Although it has been practiced for thousands of years, there seems to be a lack of modern scientific language to explain how and why acupuncture works. While modern day fans of the technique swear by its ability to reduce pain, many are skeptical, attributing the efficacy of acupuncture to placebo effect.
A recent study in Nature Neuroscience journal points to the naturally-occurring substance adenosine as a possible mechanism for the pain relief acupuncture has provided for millennia. The body sends adenosine to punctured or otherwise injured tissue. Adenosine appears to cause an anti-inflammatory response, easing pain and discomfort.
In this study, conducted at the Center for Translational Neuromedicine at the University of Rochester Medical Center in New York, mice were treated with acupuncture. After treatment, the level of adenosine in the tissue near the needle insertion points was nearly two dozen times greater than before the treatment.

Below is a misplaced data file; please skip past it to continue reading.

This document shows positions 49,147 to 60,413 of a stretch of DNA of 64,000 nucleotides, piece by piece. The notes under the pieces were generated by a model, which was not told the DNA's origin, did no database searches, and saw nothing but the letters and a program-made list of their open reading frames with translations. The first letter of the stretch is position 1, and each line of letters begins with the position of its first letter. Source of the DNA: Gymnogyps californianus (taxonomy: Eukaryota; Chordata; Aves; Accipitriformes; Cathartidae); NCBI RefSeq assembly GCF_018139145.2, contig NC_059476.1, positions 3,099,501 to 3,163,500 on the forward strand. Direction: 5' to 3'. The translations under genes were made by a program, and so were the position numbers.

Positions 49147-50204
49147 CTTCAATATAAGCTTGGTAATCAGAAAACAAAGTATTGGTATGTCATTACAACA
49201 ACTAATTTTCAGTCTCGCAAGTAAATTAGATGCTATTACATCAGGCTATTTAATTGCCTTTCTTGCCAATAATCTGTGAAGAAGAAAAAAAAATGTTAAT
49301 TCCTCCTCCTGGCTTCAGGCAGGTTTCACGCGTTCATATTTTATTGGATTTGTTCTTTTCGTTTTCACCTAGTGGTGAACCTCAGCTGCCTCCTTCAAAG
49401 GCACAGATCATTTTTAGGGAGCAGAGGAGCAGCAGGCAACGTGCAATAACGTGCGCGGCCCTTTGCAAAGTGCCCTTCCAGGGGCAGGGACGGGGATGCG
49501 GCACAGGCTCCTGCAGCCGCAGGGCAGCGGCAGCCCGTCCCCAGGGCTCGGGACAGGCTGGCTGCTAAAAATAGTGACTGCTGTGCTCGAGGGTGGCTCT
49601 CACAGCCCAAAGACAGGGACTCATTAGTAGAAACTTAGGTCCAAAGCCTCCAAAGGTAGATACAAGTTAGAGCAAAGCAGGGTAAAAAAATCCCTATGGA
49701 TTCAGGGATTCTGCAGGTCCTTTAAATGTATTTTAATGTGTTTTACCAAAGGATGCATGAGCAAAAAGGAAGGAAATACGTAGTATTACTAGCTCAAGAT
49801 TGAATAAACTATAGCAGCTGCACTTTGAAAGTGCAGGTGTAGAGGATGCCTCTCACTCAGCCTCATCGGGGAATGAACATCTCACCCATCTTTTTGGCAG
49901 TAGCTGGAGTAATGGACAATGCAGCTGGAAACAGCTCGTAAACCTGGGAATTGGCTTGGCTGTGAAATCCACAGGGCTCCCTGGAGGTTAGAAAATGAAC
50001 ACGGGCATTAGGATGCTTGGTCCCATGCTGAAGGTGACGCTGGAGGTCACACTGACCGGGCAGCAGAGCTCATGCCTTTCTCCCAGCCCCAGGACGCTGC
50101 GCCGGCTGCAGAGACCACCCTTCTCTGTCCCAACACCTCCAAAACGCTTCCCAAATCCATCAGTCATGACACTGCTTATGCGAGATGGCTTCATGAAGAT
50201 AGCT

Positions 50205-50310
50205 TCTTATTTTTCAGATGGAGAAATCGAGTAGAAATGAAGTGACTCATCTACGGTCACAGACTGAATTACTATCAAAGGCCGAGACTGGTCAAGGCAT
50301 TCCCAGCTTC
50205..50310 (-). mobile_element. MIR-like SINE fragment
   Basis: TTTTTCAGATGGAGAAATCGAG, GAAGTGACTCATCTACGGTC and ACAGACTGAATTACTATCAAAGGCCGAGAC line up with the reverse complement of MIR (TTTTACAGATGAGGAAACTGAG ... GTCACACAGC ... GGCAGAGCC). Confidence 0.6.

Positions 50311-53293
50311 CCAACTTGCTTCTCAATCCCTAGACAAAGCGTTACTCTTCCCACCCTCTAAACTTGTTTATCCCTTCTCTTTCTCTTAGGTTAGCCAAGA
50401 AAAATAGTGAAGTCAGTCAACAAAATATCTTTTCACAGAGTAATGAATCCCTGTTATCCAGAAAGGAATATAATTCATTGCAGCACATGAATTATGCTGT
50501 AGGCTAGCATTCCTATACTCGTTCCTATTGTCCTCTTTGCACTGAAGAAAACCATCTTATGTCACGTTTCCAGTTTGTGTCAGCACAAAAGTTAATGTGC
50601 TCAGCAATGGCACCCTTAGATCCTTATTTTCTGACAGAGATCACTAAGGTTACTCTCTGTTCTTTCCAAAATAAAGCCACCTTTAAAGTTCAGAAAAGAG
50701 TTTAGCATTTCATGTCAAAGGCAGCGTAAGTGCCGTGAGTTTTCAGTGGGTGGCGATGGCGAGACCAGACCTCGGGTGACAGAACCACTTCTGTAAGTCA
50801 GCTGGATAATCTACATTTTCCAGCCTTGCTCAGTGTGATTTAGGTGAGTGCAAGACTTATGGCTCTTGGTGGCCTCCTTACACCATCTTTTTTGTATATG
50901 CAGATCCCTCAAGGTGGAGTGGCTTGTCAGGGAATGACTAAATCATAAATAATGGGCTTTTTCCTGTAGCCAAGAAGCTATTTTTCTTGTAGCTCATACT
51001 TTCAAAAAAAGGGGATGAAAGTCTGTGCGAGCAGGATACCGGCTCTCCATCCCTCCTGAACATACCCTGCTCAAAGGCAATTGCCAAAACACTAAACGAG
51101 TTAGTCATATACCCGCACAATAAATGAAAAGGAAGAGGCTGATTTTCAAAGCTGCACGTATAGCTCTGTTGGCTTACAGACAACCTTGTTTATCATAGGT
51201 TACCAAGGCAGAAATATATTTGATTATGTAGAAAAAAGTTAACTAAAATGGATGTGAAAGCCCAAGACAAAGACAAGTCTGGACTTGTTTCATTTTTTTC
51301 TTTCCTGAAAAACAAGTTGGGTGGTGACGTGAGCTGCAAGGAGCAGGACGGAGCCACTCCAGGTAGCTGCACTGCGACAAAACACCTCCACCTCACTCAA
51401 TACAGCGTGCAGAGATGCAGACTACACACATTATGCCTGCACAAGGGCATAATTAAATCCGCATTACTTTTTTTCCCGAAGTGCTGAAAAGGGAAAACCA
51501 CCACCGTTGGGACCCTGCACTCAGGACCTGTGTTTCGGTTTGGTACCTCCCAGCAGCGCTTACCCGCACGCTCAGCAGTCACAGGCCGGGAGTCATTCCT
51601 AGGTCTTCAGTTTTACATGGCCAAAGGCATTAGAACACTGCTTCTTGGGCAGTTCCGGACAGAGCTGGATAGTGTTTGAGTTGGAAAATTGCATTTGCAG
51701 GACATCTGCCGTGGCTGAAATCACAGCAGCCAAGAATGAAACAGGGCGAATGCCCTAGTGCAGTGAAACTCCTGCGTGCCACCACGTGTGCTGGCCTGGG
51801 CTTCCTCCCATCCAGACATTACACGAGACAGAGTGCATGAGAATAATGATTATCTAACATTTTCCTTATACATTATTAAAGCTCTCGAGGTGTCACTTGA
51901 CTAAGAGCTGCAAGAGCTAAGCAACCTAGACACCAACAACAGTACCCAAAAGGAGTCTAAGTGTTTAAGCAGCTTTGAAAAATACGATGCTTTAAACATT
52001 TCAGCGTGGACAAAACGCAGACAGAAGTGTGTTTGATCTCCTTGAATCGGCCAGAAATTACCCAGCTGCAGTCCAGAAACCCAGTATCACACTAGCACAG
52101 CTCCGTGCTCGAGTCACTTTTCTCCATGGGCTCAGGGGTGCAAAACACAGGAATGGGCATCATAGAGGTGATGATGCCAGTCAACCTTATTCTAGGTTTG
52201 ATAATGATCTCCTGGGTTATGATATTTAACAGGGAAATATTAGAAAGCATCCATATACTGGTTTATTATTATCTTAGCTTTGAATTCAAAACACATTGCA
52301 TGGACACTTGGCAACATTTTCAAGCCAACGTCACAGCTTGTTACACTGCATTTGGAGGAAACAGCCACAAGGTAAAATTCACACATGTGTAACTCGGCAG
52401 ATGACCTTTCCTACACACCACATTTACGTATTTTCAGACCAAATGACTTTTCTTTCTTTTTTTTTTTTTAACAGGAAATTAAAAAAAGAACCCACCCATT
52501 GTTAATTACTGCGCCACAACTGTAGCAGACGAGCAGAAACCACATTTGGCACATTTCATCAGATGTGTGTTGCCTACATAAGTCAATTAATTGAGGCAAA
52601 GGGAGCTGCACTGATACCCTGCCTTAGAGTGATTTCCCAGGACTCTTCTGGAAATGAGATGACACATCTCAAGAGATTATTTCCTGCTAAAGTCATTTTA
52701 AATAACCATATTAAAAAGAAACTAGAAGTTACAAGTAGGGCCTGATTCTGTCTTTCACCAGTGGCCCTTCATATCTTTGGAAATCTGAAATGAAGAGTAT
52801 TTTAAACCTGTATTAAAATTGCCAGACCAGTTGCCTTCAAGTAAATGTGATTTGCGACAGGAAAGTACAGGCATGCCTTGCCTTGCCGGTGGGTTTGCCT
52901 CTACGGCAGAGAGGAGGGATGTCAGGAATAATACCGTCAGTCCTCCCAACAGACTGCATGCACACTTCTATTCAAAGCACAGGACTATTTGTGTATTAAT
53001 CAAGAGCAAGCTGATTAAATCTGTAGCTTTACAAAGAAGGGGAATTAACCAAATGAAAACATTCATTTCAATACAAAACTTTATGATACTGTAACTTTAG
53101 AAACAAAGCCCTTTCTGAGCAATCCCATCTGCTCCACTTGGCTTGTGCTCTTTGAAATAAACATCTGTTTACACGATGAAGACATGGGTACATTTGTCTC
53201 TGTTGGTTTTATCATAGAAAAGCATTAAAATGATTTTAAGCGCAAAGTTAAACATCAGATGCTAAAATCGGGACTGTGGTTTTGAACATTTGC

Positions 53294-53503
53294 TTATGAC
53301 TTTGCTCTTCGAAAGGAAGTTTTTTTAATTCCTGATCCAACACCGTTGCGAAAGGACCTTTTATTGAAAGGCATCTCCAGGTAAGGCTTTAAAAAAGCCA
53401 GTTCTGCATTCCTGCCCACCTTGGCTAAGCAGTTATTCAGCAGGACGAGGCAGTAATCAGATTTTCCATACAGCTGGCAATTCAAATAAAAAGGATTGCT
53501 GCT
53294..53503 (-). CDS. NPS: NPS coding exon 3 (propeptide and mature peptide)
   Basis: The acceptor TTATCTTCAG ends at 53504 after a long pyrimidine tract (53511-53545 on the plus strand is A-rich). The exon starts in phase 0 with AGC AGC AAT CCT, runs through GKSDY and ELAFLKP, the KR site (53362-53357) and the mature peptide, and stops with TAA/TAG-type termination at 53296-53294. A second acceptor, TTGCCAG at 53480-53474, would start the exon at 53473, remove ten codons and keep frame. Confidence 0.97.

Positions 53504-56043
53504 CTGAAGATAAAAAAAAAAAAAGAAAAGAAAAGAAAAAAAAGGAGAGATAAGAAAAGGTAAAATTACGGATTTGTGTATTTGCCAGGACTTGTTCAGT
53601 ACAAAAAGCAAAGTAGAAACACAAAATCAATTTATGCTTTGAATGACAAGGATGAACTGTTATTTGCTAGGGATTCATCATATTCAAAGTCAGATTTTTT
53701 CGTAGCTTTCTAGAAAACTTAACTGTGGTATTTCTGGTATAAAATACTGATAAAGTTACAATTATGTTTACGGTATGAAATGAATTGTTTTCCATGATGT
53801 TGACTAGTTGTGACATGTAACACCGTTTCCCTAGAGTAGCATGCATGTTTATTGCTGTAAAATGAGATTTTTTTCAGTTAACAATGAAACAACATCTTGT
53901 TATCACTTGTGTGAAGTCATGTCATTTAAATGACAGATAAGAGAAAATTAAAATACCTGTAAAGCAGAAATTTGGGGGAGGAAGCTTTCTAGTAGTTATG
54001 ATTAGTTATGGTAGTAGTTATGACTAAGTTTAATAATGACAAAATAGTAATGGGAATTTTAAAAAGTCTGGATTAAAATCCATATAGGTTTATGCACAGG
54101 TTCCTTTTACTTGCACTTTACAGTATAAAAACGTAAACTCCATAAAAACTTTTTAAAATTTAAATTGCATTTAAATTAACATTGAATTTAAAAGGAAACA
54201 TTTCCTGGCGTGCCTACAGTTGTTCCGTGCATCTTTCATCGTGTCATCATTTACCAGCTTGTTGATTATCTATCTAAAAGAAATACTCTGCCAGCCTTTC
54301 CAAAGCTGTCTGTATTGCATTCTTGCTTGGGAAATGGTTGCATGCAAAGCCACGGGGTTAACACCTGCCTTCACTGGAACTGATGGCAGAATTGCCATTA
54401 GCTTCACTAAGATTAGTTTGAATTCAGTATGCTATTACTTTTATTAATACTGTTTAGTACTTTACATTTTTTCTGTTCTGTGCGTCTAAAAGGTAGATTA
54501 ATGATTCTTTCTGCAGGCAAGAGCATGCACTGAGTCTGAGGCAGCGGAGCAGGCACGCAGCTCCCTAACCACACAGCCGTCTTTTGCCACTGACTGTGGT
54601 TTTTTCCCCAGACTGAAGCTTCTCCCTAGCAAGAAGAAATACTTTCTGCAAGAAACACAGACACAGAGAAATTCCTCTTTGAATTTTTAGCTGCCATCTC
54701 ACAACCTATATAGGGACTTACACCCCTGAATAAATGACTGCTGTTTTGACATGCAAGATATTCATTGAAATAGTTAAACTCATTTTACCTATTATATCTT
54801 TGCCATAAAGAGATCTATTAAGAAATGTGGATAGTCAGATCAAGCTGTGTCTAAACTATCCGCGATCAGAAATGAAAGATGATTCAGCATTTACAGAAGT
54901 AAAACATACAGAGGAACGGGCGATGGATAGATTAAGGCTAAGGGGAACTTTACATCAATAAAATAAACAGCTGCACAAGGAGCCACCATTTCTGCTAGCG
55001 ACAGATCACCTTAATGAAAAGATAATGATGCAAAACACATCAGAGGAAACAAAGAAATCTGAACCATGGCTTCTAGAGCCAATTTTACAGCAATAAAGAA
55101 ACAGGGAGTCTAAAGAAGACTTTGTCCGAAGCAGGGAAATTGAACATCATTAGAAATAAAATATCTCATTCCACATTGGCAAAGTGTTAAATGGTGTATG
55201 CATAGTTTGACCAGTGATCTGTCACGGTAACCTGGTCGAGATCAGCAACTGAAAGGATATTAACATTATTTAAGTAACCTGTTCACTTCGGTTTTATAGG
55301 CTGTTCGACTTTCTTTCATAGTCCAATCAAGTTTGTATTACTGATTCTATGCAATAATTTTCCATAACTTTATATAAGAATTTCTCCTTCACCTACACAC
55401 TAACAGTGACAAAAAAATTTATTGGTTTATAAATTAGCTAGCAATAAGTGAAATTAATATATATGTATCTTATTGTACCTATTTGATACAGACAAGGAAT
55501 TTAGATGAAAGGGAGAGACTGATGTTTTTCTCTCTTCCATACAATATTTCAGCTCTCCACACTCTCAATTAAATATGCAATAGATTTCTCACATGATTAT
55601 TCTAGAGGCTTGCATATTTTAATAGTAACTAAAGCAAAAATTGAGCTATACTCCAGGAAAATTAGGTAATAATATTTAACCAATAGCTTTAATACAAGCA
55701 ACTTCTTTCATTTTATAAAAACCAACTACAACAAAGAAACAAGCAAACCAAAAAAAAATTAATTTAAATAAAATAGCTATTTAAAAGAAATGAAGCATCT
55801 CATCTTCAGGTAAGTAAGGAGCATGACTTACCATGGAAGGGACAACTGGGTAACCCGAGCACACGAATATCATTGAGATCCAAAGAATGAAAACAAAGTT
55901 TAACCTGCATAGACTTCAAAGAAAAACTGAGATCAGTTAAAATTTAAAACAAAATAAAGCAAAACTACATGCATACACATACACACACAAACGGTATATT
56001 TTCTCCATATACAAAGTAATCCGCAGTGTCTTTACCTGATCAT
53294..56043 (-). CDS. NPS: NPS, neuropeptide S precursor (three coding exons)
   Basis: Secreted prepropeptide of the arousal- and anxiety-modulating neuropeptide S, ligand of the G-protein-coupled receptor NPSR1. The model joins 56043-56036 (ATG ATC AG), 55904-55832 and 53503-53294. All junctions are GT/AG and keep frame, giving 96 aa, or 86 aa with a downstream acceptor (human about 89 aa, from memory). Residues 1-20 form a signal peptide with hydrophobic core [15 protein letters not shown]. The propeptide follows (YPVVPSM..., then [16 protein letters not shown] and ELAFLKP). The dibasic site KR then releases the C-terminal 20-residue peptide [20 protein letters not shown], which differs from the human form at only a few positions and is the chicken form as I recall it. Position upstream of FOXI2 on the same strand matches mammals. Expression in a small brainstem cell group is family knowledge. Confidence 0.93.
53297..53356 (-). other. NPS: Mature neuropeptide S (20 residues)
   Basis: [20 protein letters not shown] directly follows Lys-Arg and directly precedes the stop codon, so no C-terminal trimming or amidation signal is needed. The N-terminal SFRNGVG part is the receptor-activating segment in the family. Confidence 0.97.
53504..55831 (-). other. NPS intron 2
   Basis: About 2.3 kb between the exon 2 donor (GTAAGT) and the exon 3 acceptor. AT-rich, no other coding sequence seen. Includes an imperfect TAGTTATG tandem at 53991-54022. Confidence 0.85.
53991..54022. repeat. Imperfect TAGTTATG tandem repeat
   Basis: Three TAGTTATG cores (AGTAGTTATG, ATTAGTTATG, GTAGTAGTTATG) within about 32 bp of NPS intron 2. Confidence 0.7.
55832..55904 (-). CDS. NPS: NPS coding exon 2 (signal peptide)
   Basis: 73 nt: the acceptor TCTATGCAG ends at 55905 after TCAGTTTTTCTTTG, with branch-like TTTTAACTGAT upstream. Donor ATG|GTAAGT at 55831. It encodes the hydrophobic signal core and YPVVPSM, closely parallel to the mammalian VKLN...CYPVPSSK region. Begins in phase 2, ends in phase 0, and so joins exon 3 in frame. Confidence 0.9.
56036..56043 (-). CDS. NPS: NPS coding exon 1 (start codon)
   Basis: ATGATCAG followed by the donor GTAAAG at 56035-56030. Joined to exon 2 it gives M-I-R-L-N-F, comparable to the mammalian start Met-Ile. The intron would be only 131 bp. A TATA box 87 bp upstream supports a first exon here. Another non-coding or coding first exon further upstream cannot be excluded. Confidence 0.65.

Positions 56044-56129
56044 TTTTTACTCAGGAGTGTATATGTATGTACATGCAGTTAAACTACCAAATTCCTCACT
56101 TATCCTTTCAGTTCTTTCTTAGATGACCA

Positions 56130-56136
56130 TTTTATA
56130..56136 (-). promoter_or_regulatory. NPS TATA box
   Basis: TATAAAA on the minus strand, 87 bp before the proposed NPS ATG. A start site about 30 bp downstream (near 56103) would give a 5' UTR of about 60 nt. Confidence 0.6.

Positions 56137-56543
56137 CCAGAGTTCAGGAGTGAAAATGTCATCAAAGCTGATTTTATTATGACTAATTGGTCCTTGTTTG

Though the findings are promising, researchers agree that human trials are the next step in determining the role acupuncture and adenosine play in pain management. As scientific evidence mounts, skeptics await proof of what acupuncture devotees know from real life experience and 4000 years of successful practice.